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How the Library’s ProtoSpace Helps Improve the Student Learning Experience

The J. Willard Marriott Library aims to help students succeed while at the University of Utah. Hands-on, experiential learning activities support student innovation from many disciplines, and help students prepare for a rapidly changing information and technology landscape. ProtoSpace, located on level 2, is host to a variety of digital scholarship and fabrication resources, and offers hands-on learning opportunities that enhance the student experience. It’s important for the library to offer experiential learning opportunities because this type of learning bridges the gap between theory and practice, enhancing both academic and real-world readiness,” explained Assistant Head of Creative Spaces TJ Ferrill. In ProtoSpace, podcasting booths, GIS & data visualization computers, virtual reality (VR) & spatial computing workstations, the Materials Collection, a visualization wall, and 3D printing services all support experiential learning for the entire University of Utah community. 

Working with students

Students have long used these resources for their projects. One example is Ben Eder, an architecture student who used library services to fabricate parts of a building massing for a team project in his Architectural Design Studio class. Although the ProtoSpace seemed intimidating to Eder initially, he quickly acclimated to the collaborative space after a few study sessions. This was when he met TJ Ferrill. “I was sitting at a table working on a problem and TJ walked over. He somehow knew I had a question,” retold Ben Eder. “I remember that interaction because of how distinct it was. How did someone know I was struggling?” He was then able to work with Ferrill to not only solve his problem, but thrive in the space. When asked about the interaction, TJ Ferrill explained, “Library spaces grow and succeed when they are built in conversation with the needs of users. Daily interactions with innovative students leads to an intuitive sense about when help is needed.”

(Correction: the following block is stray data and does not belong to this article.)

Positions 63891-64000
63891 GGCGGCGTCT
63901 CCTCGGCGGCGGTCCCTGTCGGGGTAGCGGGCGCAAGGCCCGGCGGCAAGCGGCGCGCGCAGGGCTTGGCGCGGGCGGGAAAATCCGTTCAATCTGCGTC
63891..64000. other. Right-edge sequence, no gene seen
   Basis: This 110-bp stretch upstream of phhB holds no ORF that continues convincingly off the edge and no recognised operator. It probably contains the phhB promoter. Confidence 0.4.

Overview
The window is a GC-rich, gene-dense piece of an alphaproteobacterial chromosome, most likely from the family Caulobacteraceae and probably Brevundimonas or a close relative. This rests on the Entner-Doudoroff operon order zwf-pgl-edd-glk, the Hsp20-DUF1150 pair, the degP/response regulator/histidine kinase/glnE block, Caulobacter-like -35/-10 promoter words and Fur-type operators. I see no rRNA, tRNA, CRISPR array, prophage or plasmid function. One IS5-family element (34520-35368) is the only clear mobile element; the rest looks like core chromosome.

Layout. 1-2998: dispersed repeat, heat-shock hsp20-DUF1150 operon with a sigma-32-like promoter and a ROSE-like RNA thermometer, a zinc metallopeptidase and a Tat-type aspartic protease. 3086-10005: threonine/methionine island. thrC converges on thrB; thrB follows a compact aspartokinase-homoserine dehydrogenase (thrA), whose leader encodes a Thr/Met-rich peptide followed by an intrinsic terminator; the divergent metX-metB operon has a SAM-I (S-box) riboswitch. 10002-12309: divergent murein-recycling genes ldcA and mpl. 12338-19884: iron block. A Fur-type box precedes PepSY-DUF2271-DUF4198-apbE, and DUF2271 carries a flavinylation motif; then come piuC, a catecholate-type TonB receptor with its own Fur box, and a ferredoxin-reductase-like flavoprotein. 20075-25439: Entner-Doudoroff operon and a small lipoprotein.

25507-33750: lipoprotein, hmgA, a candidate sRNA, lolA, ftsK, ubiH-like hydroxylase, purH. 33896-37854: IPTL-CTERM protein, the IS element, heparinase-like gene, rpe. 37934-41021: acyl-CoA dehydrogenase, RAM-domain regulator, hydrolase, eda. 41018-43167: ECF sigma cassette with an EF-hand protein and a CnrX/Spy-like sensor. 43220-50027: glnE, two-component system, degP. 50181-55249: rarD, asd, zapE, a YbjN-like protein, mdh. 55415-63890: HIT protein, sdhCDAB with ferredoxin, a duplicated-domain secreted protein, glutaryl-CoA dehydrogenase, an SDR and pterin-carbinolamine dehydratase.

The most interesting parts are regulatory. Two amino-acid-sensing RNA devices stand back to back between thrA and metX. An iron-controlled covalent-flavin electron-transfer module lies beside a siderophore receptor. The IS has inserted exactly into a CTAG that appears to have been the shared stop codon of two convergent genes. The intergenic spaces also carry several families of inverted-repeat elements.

There are many spaces on campus that offer study space, but ProtoSpace lends to increased experiential learning opportunities. “We all need a space to develop during the design process,” explained Eder. “ProtoSpace is the ideal location on campus because the collective of multidisciplinary focus has a cross pollinating effect on the design iterations.” 

When asked to address other students who also may not understand how to use ProtoSpace resources, Ben Eder recommends simply, “Just start. It doesn’t have to be related to prototyping work. Just begin by being in the space and do something.”

ProtoSpace is the ideal location on campus because the collective of multidisciplinary focus has a cross pollinating effect on the
design iterations.” 
Architecture student Ben Eder standing next to his team’s 3D printed model for an architectural design studio class.
The Future of Experiential Learning at ProtoSpace

When asked about what ProtoSpace might do to aid further in student success, TJ Ferrill explained, We plan to offer more guided learning opportunities that feature experiential components in the future. For example, workshops that walk patrons through the process of using the podcast booths, VR, or 3D printing.” Additionally, as reliance on experiential learning increases, Ferrill expects ProtoSpace’s growing number of resources and services will play a critical role in more students’ academic success. 

Questions about ProtoSpace? Contact TJ Ferrill at  

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